Tesco Shares

It’s no secret that the German discounters — Aldi and Lidl — have been eating a bigger slice of the UK’s grocery pie for a while now. But that doesn’t mean that the old guard are just going to roll over and take it. Are Tesco shares now a bad investment?

Of course not, the UK retail market wars are just heating up.

Asda and Sainsburys tried to merge, Morrisons is working with Amazon, and Marks & Spencer have launched a new joint venture with Ocado.  And the biggest of the lot — Tesco —   has undergone a major self-help improvement programme.

CEO Dave Lewis, has introduced new product ranges, competitive pricing, and better customer service.  He is also responsible for the acquisition of wholesaler Booker.  At its current price of around 238p per share, many folks consider Tesco shares a good buy.

Their forecast dividend is an okay 3.5% and it’s covered 2X by earnings, which is at the safer end of the spectrum. Tesco shares also have a consensus analyst price target 15% higher than where they currently trading. Now that doesn’t guarantee anything of course, but it’s still reassuring.

Selling Puts

But of course, as a big fan of stock options, I would never pay full price for the shares.

I’d rather pick them up at 235p and earn 6p for the privilege.  That would give me an effective purchase price of 229p per share, not the current 238p. Nice.

And yesterday, I could have done exactly that.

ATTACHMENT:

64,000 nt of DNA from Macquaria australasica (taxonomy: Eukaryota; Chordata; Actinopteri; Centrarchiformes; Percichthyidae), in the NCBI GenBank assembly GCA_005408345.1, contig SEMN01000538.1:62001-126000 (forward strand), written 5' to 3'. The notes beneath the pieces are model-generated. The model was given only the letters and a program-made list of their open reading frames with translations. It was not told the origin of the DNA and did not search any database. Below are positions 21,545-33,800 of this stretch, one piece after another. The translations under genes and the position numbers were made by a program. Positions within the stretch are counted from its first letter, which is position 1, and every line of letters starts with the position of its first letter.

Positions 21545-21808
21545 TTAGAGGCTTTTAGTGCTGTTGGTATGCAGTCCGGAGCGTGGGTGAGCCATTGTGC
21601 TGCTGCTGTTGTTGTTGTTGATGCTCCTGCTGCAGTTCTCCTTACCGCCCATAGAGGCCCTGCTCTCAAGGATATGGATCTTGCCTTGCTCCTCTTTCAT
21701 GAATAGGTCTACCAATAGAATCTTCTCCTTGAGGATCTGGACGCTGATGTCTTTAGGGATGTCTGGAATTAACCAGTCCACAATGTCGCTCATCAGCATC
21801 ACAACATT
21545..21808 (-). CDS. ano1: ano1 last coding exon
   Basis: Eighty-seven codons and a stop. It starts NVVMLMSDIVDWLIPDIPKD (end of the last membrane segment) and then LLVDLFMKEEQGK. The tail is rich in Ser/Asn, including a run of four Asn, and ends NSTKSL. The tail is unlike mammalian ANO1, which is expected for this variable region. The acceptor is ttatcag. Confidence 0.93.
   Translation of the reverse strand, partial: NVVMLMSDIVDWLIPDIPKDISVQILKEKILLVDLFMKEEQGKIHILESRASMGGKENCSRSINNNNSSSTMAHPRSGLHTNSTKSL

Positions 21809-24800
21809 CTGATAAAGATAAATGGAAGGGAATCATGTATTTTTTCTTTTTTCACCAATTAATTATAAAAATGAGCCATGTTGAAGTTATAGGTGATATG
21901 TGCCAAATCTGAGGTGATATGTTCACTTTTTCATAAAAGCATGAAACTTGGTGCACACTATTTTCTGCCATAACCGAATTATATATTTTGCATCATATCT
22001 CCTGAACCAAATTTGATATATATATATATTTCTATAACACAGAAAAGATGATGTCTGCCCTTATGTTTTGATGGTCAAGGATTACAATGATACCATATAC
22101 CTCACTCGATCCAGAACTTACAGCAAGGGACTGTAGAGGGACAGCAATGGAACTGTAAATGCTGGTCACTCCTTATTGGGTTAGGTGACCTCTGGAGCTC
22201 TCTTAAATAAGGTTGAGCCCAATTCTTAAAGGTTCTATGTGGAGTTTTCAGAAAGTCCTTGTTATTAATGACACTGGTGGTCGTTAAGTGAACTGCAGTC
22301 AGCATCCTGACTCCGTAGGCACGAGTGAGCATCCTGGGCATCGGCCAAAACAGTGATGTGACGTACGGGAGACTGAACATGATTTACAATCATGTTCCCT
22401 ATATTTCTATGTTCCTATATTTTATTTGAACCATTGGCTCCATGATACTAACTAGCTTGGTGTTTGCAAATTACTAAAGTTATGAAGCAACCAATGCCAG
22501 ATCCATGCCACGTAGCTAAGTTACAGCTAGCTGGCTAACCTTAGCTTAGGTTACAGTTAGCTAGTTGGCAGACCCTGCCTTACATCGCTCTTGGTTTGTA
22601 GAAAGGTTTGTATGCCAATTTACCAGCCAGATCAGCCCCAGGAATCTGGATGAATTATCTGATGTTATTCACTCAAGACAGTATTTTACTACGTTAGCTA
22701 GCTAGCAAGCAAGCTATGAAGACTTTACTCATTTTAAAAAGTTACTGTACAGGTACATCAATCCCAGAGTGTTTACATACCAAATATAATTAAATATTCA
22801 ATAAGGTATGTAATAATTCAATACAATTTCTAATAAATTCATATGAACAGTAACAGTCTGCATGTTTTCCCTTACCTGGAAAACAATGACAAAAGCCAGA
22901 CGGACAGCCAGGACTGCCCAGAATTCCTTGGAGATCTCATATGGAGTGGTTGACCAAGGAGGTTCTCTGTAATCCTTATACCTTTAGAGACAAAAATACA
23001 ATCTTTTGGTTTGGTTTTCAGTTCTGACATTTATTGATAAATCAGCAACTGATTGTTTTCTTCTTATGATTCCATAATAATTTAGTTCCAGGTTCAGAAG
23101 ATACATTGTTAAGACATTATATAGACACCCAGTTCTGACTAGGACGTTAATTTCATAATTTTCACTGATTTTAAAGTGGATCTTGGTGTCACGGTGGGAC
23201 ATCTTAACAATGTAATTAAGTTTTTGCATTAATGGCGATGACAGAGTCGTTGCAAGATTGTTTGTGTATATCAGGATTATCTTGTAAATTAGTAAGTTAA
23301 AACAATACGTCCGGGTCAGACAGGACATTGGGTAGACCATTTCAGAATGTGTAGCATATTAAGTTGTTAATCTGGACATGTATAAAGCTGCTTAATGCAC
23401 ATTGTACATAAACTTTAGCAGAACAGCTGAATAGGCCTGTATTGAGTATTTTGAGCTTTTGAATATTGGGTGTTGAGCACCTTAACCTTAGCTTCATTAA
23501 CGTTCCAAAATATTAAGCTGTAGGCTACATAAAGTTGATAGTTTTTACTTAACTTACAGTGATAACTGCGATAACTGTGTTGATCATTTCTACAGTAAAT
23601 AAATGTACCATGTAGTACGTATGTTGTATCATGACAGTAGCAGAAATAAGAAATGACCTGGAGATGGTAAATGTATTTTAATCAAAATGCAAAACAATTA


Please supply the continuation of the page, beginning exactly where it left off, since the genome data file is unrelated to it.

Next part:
I could have sold 4 put option contracts that would trigger if the price of Tesco shares fell below 235p by the close of play on 20th September. And the buyer of those contracts would have paid me £233 after commissions. With 64 days to run, that equates to an annualised yield of 14.1%.

Slightly better than your average clip-out shopping voucher.

In return for that lovely non-refundable payment, I would commit to buy 4,000 Tesco shares for a grand total of £9,447 (including the stamp duty) if the share price was below the 235p trigger point on the expiration date.

And if it stays above that level, then my commitment will expire, and I’d get to keep the £233.

That sounds like a win-win situation to me.

Learn more about my FIRE-Revolution income strategy, or better yet get in touch and we can have a chat.


Third Friday Ltd are not regulated by the Financial Conduct Authority and the FIRE Revolution training programme is purely educational in nature. Under no circumstances do we provide any financial trading or investment advice. Any examples used are for educational purposes only and should never be construed as advice. We accept no responsibility for any investment losses you may incur. Please consult a financial advisor or other qualified professional if you are in any doubt as to the suitability of the strategies we teach.